A group of Senate Republicans, concerned that prisons in their states could become home to suspected terrorists, wants their colleagues once again on record against relocating detainees from Guantánamo Bay, Cuba, to the U.S. mainland.
Sen. Pat Roberts, R-Kan., is introducing a resolution designed to get his colleagues to assert opposition to the Obama administration's effort to shut down the facility at the U.S. naval installation in Cuba. Roberts is joined in the effort, as in the past, by GOP Sens. Cory Gardner of Colorado and Tim Scott of South Carolina, along with Sen. Roy Blunt of Missouri and Roberts' home state colleague Jerry Moran.
"While Fort Leavenworth was one of a few sites under consideration, the president failed to choose a location, preferring to leave that to Congress,"Roberts said in a video accompany the release. "Now, that's the same Congress that has repeatedly passed bipartisan laws against this very action. So, to remind my colleagues of what is at stake, I have introduced a resolution to place senators on the record opposing the transfer of terrorists from Gitmo and those facilities to America."
Roberts already stalled the nomination of Eric Fanning to be secretary of the Army over the Gitmo matter, a hold that shows no signs of being lifted any time soon. As a resolution, the new proposal from Roberts and his colleagues does not carry the force of law, but it is the latest reminder that the GOP-led Congress is sure to fight back against any effort to shutter the facility.
The resolution, "demands that the President immediately abandon any ill-conceived and illegal plans to transfer detainees at United States Naval Station, Guantanamo Bay, to the United States homeland without explicit authorization from Congress."
"This resolution once again reiterates Congress' strong, bipartisan opposition to the administration’s plan to move detainees to Kansas or anywhere in the United States," Moran said of the latest move in a statement to Roll Call. "The president should focus his efforts on the serious national security threats we face across the globe instead of wasting energy to fulfill a campaign promise that his own administration has confirmed is illegal."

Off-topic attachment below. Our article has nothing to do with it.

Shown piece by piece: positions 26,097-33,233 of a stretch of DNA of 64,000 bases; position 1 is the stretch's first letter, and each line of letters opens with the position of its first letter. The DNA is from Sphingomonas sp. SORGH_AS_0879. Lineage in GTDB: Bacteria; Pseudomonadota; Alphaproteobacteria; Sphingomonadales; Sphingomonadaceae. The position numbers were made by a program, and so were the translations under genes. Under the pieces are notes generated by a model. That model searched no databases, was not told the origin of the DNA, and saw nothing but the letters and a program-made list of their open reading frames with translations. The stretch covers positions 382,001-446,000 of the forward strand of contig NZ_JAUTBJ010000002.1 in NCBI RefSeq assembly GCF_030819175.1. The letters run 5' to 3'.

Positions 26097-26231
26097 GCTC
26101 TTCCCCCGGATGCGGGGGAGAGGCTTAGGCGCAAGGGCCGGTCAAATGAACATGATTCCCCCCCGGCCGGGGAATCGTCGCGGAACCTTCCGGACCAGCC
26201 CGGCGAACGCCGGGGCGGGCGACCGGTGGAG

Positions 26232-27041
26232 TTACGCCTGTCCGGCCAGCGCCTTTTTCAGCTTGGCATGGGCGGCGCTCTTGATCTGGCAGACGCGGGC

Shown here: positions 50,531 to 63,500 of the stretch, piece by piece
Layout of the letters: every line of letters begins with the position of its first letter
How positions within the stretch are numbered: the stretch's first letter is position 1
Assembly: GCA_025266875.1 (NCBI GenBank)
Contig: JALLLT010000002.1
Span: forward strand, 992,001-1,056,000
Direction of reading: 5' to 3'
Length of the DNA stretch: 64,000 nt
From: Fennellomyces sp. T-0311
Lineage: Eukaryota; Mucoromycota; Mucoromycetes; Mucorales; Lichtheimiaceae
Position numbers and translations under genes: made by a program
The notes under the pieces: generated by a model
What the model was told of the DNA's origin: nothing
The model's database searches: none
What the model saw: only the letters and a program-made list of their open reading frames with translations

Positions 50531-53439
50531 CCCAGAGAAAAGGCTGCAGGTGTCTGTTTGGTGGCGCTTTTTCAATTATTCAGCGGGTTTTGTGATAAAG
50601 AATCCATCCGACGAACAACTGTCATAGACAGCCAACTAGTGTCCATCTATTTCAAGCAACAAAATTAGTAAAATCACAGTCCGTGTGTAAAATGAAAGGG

Some Senate Republicans have, in fact, called for President Barack Obama to expand use of the facility at Guantanamo, saying that terrorists captured in the fight against ISIS should be transferred to the facility for detention.
"ISIS continues to pose a dangerous threat to the U.S. and our allies, and the capture of a high-ranking ISIS terrorist is a significant opportunity to gather valuable intelligence and prevent future attacks," Sen. Kelly Ayotte, R-N.H., said March 4. "The detention facility at Guantanamo Bay is designed specifically for this purpose."
Ayotte echoed what Senate Majority Leader Mitch McConnell had told reporters in the Capitol on Jan. 12, in response to a question from Roll Call, in which he said the facility was "the perfect place for terrorists."
"I think it ought to stay open. I think we ought to add more terrorists to it and I think we ought to interrogate them there," the Kentucky Republican said at that point. "And if it is concluded that they should be tried, they should be tried by military commission, the courtrooms are down at Guantánamo, not mainstreamed into an Article III court here in the United States, read their rights, and after which a lawyer obviously is going to tell them not to say anything."
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